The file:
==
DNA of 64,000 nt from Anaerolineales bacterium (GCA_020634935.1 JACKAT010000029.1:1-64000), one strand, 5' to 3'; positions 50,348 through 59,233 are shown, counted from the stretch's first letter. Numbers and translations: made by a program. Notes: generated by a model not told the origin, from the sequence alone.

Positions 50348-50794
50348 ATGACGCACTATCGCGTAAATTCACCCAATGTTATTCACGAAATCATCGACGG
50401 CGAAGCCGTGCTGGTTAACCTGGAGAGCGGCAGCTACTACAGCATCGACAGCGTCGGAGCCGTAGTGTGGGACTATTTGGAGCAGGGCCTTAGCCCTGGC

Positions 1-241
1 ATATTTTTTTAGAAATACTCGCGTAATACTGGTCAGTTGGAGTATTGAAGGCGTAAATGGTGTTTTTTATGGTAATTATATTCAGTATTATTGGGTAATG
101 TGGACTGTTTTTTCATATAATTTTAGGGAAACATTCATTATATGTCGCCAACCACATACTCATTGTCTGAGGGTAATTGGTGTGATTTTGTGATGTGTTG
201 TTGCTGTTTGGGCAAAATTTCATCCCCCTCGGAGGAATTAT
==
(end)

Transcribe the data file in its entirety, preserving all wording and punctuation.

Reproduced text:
DNA of 64,000 nt from Anaerolineales bacterium (GCA_020634935.1 JACKAT010000029.1:1-64000), one strand, 5' to 3'; positions 50,348 through 59,233 are shown, counted from the stretch's first letter. Numbers and translations: made by a program. Notes: generated by a model not told the origin, from the sequence alone.

Positions 50348-50794
50348 ATGACGCACTATCGCGTAAATTCACCCAATGTTATTCACGAAATCATCGACGG
50401 CGAAGCCGTGCTGGTTAACCTGGAGAGCGGCAGCTACTACAGCATCGACAGCGTCGGAGCCGTAGTGTGGGACTATTTGGAGCAGGGCCTTAGCCCTGGC

Positions 1-241
1 ATATTTTTTTAGAAATACTCGCGTAATACTGGTCAGTTGGAGTATTGAAGGCGTAAATGGTGTTTTTTATGGTAATTATATTCAGTATTATTGGGTAATG
101 TGGACTGTTTTTTCATATAATTTTAGGGAAACATTCATTATATGTCGCCAACCACATACTCATTGTCTGAGGGTAATTGGTGTGATTTTGTGATGTGTTG
201 TTGCTGTTTGGGCAAAATTTCATCCCCCTCGGAGGAATTAT